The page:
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Thursday, January 18, 2007

Global Digital Explorer

Photographer Jeff Hall infuses his travel photography with context and story


Finding A Community
Sharing his images is important to Hall. Although he has entertained the idea of being a "professional" photographer, he isn't interested in shooting someone else's vision.

"After I studied a little photography at Orange Coast College, I thought of making a career of it," Hall says. "However, I found that the kind of pictures people wanted me to take weren't the kind of pictures that I was excited about taking. I set that aside and have kept my photography as a hobby."

But rather than keeping his images to himself and a small circle of friends, Hall has reached out to share his images and his enthusiasm. Hall involved himself in communities of photographers in the real world and online. A user of the photo-sharing site PBase (www.pbase.com), he has found a place on the web not only for sharing his images, but also for meeting and learning from others who share his love of the craft.

He has especially been challenged by the Photo-A-Day exercise promoted by some in the PBase community, which encourages photographers to shoot and upload a photograph every day.

"I find that the Photo-A-Day exercise makes me really think about my photography a lot," says Hall. "I feel like I have a responsibility to myself since I've committed to doing a photo a day. There are days when I don't shoot and I have to dig into my archive, which is interesting, as I often rediscover images that I had forgotten about or had never printed."

Despite the challenges the world may throw at him, Jeff Hall continues to respond to them in the way he loves best: one picture at a time.

To see more of Jeff Hall's photography, visit his website at www.jeff-hall.com.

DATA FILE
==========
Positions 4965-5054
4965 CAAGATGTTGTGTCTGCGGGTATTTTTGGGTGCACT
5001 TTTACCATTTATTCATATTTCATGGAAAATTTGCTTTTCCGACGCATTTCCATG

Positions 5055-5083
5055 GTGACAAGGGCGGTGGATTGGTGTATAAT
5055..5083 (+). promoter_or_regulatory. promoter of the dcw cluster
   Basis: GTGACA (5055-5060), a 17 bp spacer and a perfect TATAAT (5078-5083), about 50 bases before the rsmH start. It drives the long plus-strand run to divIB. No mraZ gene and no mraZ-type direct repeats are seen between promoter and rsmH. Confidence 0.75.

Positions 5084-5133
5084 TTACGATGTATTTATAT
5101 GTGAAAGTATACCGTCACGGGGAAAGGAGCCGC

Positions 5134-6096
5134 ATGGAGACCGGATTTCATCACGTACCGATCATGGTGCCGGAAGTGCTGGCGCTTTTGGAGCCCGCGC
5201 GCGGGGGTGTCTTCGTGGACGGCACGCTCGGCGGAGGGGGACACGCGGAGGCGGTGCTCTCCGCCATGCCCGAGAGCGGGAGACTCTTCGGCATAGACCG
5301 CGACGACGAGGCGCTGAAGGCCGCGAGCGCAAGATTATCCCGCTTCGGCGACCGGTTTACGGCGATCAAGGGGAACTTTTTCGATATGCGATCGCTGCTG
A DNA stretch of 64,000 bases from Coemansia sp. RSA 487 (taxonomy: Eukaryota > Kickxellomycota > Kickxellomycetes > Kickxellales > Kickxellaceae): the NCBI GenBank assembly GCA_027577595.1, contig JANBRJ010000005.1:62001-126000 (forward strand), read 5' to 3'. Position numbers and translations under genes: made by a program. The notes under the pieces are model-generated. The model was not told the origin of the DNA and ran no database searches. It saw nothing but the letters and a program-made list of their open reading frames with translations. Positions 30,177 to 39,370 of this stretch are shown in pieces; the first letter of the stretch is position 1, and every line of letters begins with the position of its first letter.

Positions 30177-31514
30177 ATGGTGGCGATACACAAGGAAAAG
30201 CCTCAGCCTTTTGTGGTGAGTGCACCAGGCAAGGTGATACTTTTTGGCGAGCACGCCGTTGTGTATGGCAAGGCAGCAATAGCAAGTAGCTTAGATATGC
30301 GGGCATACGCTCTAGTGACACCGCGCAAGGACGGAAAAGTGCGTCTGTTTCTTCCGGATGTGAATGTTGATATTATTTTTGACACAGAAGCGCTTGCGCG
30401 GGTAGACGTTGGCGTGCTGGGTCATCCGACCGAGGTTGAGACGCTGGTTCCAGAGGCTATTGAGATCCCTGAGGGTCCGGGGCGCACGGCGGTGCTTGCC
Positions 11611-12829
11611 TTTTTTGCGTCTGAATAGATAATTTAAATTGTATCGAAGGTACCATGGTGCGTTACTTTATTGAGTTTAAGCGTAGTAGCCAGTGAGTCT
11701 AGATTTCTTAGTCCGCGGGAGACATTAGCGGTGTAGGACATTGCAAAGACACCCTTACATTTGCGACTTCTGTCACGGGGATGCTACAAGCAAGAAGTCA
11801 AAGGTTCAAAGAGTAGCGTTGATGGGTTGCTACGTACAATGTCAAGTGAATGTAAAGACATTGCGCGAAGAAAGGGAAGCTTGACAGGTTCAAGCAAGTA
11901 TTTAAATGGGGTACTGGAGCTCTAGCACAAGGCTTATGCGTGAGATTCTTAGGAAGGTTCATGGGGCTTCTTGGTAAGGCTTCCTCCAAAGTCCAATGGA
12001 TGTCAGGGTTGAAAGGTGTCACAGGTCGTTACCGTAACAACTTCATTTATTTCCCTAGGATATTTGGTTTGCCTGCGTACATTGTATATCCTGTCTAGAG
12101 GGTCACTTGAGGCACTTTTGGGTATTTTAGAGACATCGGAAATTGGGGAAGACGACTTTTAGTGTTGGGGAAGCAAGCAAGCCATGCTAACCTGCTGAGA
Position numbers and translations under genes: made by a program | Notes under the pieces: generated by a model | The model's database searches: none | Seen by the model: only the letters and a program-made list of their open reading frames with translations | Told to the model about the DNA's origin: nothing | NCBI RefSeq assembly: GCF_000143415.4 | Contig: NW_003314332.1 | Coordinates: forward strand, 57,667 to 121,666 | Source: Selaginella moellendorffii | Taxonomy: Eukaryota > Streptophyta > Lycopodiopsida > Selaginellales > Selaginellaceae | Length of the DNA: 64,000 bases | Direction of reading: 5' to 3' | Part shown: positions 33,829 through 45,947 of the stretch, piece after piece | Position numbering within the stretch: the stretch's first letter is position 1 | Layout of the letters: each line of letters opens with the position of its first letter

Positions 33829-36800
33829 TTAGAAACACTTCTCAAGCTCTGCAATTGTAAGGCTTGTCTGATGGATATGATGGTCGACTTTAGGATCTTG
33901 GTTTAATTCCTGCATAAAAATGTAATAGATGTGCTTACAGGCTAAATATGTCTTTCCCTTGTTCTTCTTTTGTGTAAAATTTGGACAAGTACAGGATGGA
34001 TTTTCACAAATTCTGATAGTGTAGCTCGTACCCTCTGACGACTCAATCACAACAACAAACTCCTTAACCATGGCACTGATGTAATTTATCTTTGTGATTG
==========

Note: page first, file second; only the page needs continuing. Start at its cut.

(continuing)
Jeff Hall's Travel Tips

Hall's experience as both a photographer and a member of the tourism industry has provided him with lots of insight. Make the most of your own adventures in travel photography.

1. Travel with a small group. It's important to do a small tour, where you're not on a bus with 50 people. Look for a trip that offers a lot of free time at the places you visit. You'll want a guide or a tour leader who will give you an orientation as to what's available and what to expect to see. Yet you also want the freedom to go out where you don't have to be with the group all the time.

2. Ensure that all logistics are covered. The ability to get from place to place—where all the logistics (fees, transportation, etc.) are handled—is essential. The fact that someone else is taking care of the details helps you to focus on your photography and not worry about getting to where you're going.

3. Look for the best light. Go out in good light—early morning, late afternoon—and think about it when you're walking around. Think about where the light is going to be at morning or at dusk. You can be in a beautiful place, but if the sun is overhead and the shadows are harsh, it's pretty hard to make a quality image. It's all about getting up early and staying out late.

4. Keep your compositions clean and simple. Consider what your picture is really about. Try to de-clutter the image; you can do that by excluding elements or getting close and opening up your aperture to blur the background. Make the picture about something rather than just point and shoot.


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